The Nazca lines are best viewed from the air however visiting this area on foot is also an interesting experience.  Viewing the lines from the ground gives you a sense of the size and the huge area that the lines, symbols and pictures cover.  Visiting the desert also shows you how the lines were created.  The lines and the pictures were created by clearing the darkened Pampa stones that cover this desert area to expose the lighter sand underneath.

If you are planning a holiday that includes visiting Peru then it is highly recommended that you book  flight to view the Nazca Lines.  This experience will be a memorable one so remember to take your camera.

Peru Adventure Travel

There’s no shortage of options when it comes to Peru adventure travel, from the snow-capped peaks of the Andes and glacial lakes to the ethereal cloud forests, surrounding ruins that have stood for millennia. Peru offers lots of opportunities to leave your comfort zone and do some real learning, while enjoying every minute. The beauty of it is that you don’t have to go far—whether in the confines of the capital or deep in the jungle, there are places that can take your breath away.

A popular first choice is the scenic Inca Trail leading to Machu Picchu, easily one of the world’s best. The Inca Discovery Tour combines the four-day trek with a cultural and archeological tour where you get to sample local cuisine, shop at local markets, and explore the famous Inca ruins. The hiking part is far from easy, but it’s all worth it when you reach your destination and watch the sunrise over the Incan ruins.

Horseback riding is a little-known but fast-growing activity, particularly in Cusco where jungles and nature reserves are abundant. Cusilluchayoq, one of three ancient adoration sites east of Cusco, boasts a mesh of quiet, scenic trails where you can’t help but feel one with the environment. The other two sites, Laqo and Lanlakuyoq, are also worth a look—all three feature rocks carved with animal images believed to be part of an ancient ritual. A number of “spiritual tours” have turned up in recent years, most of them centered around this area.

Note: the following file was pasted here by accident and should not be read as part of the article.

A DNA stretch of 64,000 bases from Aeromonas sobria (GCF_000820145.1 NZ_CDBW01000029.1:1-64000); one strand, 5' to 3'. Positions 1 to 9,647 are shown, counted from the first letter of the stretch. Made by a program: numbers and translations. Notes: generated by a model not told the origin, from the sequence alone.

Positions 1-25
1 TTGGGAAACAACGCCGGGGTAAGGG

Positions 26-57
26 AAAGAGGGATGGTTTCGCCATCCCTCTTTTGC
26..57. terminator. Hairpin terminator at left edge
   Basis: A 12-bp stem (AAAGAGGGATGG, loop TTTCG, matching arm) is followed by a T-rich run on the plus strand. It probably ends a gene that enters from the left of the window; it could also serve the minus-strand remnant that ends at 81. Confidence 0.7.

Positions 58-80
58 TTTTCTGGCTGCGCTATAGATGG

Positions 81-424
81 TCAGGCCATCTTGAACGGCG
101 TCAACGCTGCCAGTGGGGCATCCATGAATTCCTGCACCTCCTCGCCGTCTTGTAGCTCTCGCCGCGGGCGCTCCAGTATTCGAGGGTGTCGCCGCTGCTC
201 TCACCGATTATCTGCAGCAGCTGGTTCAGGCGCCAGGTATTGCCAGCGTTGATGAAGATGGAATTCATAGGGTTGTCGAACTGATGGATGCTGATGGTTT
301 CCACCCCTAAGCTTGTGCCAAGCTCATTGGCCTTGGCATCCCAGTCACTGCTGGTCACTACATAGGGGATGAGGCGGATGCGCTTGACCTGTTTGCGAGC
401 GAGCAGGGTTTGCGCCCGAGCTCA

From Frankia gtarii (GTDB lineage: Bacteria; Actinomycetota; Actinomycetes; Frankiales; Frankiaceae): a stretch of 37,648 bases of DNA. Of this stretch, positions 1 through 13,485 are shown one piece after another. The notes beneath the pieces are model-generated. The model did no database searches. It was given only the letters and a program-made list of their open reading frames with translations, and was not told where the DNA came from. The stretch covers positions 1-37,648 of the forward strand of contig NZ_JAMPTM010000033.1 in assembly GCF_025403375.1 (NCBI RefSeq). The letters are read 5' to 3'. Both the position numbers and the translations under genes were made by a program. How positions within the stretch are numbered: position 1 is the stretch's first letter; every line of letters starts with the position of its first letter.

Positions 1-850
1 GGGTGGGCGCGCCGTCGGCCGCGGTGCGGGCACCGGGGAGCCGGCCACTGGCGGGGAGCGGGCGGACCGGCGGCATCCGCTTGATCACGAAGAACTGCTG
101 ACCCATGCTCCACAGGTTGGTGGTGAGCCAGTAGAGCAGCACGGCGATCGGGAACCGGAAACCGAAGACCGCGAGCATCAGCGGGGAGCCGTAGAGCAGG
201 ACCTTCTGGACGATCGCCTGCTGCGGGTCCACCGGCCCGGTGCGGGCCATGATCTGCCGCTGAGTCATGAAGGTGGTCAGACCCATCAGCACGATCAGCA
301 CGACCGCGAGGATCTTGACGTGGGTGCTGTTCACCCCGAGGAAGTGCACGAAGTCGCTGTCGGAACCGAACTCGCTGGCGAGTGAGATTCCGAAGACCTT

The Urubamba River just south of the Cusco ruins is a popular site for river rafting. The northern bend, known as the Cusipata Region, features grade II to IV rapids and offers great views of the Andes and the countryside. Another stretch, the Ollantaytambo, sits right on the Sacred Valley and is also worth a look. However, as it’s also a common starting point for the Inca Trail, it can be a bit crowded during peak season.

Northern Peru is often overlooked but rich in its own right, housing the peaks and lagoons of the Cordillera Blanca mountain range. Reaching heights of over 6,000 feet and covered with snow throughout the year, they make for a strenuous but rewarding hike. Parts of it can only be reached by trekking or a horseback ride from the neighboring town of Caraz. If you can, try to make time for a lengthy trek—lots of spots are too beautiful to pass up, and each one deserves more than a passing glance.

Peru Treks

The Andes is to trekkers what Dom Pérignon is to wine lovers: you have to do it at least once in your life. Peru is home to some of its highest peaks, making it a must-see for anyone with even a passing interest in the outdoors. Indeed, staying in Peru without swinging by one of its hiking trails is like going to Paris and completely missing the Eiffel Tower.

The most popular route is easily the Classic Inca Trail, a journey through mountain scenery, pristine forest, and the historic slopes of Machu Picchu, ending with a view of the ruins over the Sun Gate. But take note: although most first-time visitors opt for this trail, it’s far from being the easiest. The Short Inca Trail, which can be completed in one day instead of four, is a good alternative if you want to take it easy or just don’t have the time to kill.

There are other trails worth looking at, such as the Lares Trek, where you can pause and mingle with locals on the way to the peaks. The Salkantay Trek includes nightly stops at strategically placed lodges for those who aren’t into camping.

If you’ve already seen Machu Picchu or want to explore the literally less-trodden path, start with Choquequirao—a cluster of buildings and terraces similar in style, scale, and historic value to Machu Picchu itself. Located further west of Cusco, it gets far fewer visitors than Macchu Picchu, although it gained some popularity after a footbridge was built over the Apurimac River. It’s a challenging 5-day trek, but it’s well worth the effort.

History buffs should definitely have a look at Chachapoyas, home to an ancient civilization of the same name. Also known as the “Cloud People of Peru,” they carved their entire city into the Andes mountains some 1,000 years ago, although much of the ruins and some of the bodies remained hidden until 2008. The Chachapoyas hike will take you through the large but elusive Kuelap fortress, sarcophagus halls, and a recently discovered waterfall that towers at 770 feet, the third highest in the world.

If pretty sights are more your thing, book a four-day hike through the snow-capped mountains of Cordillera Blanca (White Range) in Santa Cruz. The Alpamayo, a mid-range peak, was once said to be the world’s most beautiful mountain, and the deep turquoise Laguna Parón is said to be the world’s most beautiful glacial lagoon. Other must-sees are the Laguna Santa Cruz, nestled under the Alpamayo, and the Laguna Chinancocha and Orconcocha, which glisten a stunning turquoise green.